Car has been running great. Shut it off one night, would not start next morning. After trying usual things with no success it was determined that engine was ceased. Upon pulling the pan discovered the bearings were spun and crank ruined. I was a mechanic for many years and also my current repair man have never heard of anything like this happening before. Oil is changed regularly and was clean now except for shaving. Any ideas why this would happen so quickly without any previous problems?
A spun insert is not uncommon but usually there is some indication of a problem before the crank seizes. There is usually some noise from the rod knocking, as in Rod Knox, especially when the throttle is punched and released. Even a minor quick acceleration will usually cause an unmistakable knock when the throttle is released. But, regardless of that, a spun insert will definitely trash a crankshaft and require pulling the engine to repair it or possibly just replace the engine with a salvaged part. The 3.8L Buick engine has an excellent reputation and such a failure in a well maintained and adult driven car is unusual.
+1 for @RodKnox. Check the drain back holes in the cylinder heads. The last case of spun bearings that I saw was in my son’s 350 equipped truck. He punched it in order to pass a line of cars on the interstate. Shortly after…the knocking started. The subsequent teardown showed that the drain back holes in both heads were almost completely blocked. The oil poured out of both valve covers when they were removed. No oil…no lubrication.
There was never any knocking or other noise to indicate a problem.
This may be far out, but perhaps an injector leaked gasoline into a cylinder above a piston, or a head gasket or intake manifold gasket failed and coolant leaked into the cylinder. Raw gasoline and coolant is not compressible. When you tried to start the engine, the engine seized and in attempting to crank the engine, the bearing on the rod under the piston was spun. This would explain why the car was running when you shut it off.
How did you know OP has a Buick 3.8 ?
I don’t see that anywhere
Right…Make, model, mileage, as always, would be helpful…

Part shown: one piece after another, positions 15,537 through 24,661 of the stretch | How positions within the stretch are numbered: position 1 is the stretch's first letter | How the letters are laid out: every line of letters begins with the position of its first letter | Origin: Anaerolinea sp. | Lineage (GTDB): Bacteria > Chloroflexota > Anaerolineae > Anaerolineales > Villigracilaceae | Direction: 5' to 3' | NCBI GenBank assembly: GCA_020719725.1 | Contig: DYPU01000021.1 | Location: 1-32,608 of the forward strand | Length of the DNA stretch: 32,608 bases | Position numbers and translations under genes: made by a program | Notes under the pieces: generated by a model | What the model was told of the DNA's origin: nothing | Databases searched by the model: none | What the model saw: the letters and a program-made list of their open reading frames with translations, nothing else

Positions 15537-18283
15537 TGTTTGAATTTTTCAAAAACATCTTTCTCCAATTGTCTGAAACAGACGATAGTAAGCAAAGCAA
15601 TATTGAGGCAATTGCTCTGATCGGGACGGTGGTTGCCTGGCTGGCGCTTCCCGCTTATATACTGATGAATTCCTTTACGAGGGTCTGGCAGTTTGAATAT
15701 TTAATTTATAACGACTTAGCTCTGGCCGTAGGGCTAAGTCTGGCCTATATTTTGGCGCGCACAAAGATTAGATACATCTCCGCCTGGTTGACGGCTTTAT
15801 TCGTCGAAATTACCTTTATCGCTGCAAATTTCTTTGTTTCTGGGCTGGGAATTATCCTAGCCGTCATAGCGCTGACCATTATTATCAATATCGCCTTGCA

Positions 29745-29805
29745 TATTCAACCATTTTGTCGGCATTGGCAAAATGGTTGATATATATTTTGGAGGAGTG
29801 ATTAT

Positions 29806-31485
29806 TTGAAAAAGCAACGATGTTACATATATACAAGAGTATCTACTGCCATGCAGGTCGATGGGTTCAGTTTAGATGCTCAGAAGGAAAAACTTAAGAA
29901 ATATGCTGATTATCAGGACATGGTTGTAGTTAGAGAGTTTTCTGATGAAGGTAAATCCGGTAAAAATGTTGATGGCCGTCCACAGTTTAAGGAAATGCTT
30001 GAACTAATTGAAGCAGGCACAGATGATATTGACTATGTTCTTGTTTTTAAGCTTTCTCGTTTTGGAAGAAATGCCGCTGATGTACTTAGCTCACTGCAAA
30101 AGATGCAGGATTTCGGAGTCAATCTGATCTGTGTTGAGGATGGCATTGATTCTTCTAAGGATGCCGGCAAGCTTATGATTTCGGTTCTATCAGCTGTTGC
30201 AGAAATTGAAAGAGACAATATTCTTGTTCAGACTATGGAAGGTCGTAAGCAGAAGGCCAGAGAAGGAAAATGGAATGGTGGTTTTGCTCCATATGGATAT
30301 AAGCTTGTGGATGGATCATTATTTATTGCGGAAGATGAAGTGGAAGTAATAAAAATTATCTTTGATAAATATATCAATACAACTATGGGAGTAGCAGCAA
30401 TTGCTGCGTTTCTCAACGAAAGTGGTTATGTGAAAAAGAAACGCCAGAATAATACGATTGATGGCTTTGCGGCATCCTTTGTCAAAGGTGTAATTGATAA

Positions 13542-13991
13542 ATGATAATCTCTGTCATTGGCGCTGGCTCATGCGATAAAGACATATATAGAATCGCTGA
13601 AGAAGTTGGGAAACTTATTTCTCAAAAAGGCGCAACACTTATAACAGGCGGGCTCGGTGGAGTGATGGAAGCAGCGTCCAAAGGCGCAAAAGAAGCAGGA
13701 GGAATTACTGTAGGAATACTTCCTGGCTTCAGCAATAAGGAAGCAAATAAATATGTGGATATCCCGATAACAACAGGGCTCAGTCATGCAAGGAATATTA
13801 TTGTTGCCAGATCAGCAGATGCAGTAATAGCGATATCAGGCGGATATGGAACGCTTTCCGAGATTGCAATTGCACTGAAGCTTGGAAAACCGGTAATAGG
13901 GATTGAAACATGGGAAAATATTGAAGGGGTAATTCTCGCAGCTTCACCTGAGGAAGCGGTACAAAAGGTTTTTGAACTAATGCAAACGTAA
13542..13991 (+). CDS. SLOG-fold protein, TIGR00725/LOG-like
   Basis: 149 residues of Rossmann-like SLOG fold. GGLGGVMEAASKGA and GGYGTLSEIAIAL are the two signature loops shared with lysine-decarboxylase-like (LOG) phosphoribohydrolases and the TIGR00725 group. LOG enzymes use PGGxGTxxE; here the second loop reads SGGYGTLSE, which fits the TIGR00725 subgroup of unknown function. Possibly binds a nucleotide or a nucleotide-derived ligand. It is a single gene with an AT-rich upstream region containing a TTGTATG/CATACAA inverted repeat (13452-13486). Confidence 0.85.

My buddy had a 96 F-150 with a zillion miles on it with the 4.6 and did the same thing ( overnight ) he said engine did about a half to 3/4 of a revolution, then he heard a noise and engine locked up. Turns out a head gasket leak filled up a cylinder that must of been on the beginning of the compression stroke, seems the starter / engine had enough momentum to damage the lower end trying to compress the coolant…
We found this out by removing the spark plugs and coolant came out of the plug hole when we found the offending cylinder. We did manage to get it to start but the knocking on the lower end was loud so it went to the graveyard as the condition of the truck was not worth getting a used replacement engine from a junk yard and not knowing what you would be getting plus the labor to remove and install.
Things like this can happen but rare but they can happen.
I’ve seen a few trashed engines due to spun bearings. It’s caused by excessive wear of the bearing and/or crankshaft journals and may not knock at all.
Odds are the overlay on the remaining bearings is gone and if the crank journals are miked you would probably find they’re under spec by a fair amount.
It gets loose enough and what happens is that the drag of cold engine oil on startup will force one shell over or under another.
For another example, a friend of mine who used to race cars on the dirt track (briefly I might add) thought an engine would rev faster if the crankshaft was turned .010 and STD. bearings were used. He was correct about revving. Unfortunately, he never made more than a couple of laps before spinning bearings and blowing up everything he had spent all week doing.
@db4690…You need to ask @RodKnox that question. He stated that right before my comment.
Apparently my one track mind got overloaded, @db4690.
Stop shortchanging yourself!
Let me have the crystal ball when you’re done with it!
Me and my crystal ball are getting murky @db4690. If I can find that worn out relic I’ll ship it parcel post and maybe you can do some buffing. The last update on it was 2005 or so.
But Re that spun bearing. If the engine refused to crank and the cause was determined to be stacked inserts on a galled out crankshaft it is certain that the galling and wiped out bearing occurred prior to the engine’s final shut down. And the clearance to allow allow bearing inserts to stack is considerable. Considerable enough to be quite noisy it seems.
Is the oil clean and normal looking? GM 3.8s are known for intake manifold gaskets leaking coolant into the oil, which will destroy bearings pretty quickly.
Guys, it has NOT been established that OP’s car has the 3.8 V6
Let’s not get ahead of ourselves
What kind of car is it @old mechanic?